U.S., Soviets to Reappraise `Star Wars' Cost Effectiveness
Silk, Leonard, THE JOURNAL RECORD
DURHAM, N.C. - The potential economic costs of building a space-based missile defense system are playing a critical role in the evolution of the arms negotiations between the United States and the Soviet Union.
After the weekend talks with President Reagan in Iceland, Mikhail S. Gorbachev, the Soviet leader, said in a broadcast that the Americans were making ""two serious mistakes.''
- The first, he said, was tactical: a belief that the Soviet Union would ""reconcile itself to the rebirth, or the attempt of the rebirth, of the American military dictatorship.''
- The second mistake, he said, was strategic: ""The United States wants to economically tire the Soviet Union, to exhaust the Soviet Union economically, by encouraging the arms race.''
He accused the Americans of wanting to undermine Soviet plans ""in the sphere of social life'' and to create ""dissatisfaction among the people with their leadership.'' And he accused Washington ofbeing unwilling to spend time ""analyzing in a serious way what is happening in our country - the reforms, the changes that are happening,'' and of indulging in ""wishful thinking'' - presumably that the Soviet economy would buckle if pressed hard enough by an American military buildup.
Is this accusation warranted? A Pentagon spokesman, Comdr. William Prucha, said in a telephone interview that no American leader had ever said, like Nikita S. Khrushchev, ""We will bury you.'' But he acknowledged that the economic pressure that would be put on Moscow by the American military buildup and strategic defense initiative, or ""star wars,'' was a big factor in bringing the Russians to the bargaining table.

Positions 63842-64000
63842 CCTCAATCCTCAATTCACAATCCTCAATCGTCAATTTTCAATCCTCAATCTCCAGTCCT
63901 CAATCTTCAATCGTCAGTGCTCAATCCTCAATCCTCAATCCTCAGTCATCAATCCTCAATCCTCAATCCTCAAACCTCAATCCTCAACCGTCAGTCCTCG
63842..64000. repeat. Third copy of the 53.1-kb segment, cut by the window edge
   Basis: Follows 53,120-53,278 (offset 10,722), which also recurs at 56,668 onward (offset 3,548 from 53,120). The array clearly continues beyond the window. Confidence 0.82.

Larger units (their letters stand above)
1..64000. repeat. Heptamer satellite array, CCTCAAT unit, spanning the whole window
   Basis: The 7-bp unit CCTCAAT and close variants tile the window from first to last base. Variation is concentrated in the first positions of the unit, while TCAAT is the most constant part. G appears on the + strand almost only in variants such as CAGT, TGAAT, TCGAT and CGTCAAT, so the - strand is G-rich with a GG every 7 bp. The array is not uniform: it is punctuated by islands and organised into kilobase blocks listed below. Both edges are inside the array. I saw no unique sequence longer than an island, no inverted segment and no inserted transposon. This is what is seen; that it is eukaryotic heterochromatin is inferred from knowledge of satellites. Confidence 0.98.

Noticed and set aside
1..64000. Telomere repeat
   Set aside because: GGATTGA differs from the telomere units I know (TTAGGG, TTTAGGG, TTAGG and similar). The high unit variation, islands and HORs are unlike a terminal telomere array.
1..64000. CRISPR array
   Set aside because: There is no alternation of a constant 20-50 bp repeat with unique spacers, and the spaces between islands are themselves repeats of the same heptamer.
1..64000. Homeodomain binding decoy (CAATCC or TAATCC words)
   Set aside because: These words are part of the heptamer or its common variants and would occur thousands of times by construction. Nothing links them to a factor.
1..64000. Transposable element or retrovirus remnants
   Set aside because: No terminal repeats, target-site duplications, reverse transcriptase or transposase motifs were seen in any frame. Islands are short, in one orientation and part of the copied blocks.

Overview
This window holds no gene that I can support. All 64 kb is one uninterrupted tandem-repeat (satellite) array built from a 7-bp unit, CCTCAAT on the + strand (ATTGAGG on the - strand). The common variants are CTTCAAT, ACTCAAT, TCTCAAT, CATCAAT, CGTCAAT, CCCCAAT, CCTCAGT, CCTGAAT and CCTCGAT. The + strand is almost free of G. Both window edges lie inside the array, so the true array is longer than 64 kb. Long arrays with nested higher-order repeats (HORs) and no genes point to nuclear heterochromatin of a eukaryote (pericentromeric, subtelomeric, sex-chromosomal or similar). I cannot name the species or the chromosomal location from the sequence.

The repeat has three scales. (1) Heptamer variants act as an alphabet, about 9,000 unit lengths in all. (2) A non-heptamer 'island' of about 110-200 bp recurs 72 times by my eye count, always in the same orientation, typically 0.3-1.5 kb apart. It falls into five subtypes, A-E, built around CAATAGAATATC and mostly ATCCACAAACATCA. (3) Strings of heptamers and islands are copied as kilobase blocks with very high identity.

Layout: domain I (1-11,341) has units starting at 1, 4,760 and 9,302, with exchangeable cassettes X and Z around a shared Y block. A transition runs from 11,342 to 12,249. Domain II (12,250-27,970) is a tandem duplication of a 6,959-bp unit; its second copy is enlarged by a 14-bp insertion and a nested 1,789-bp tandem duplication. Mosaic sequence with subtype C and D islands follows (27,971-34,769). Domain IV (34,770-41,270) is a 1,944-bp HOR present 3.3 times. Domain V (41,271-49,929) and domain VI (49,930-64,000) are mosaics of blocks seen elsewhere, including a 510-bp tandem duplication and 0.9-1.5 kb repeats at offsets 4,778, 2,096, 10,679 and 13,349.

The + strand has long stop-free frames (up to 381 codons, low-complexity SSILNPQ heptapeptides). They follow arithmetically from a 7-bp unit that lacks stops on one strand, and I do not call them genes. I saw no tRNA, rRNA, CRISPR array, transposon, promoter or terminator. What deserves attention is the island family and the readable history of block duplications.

He quoted from a joint study by the Central Intelligence Agency and the Defense Intelligence Agency stating that Gorbachev's plans for accelerating the growth of the Soviet economy call for ""massive replacement of obsolete plant and equipment and an emphasis on high-technology industries.'' This would require record growth in the machinery and metal-working sector.
Within a few years, the report said, competition between the military and the civilian economy for scarce resources, such as high-quality steel, microprocessors and skilled labor, would intensify. ""The real test'' for Soviet economic and military programs will come in two or three years, the report concluded, with renewed demands for expansion and the need to renovate the defense industries and to build ""new generations of weapons.''
All this helps explain the Soviet stress on arms control. …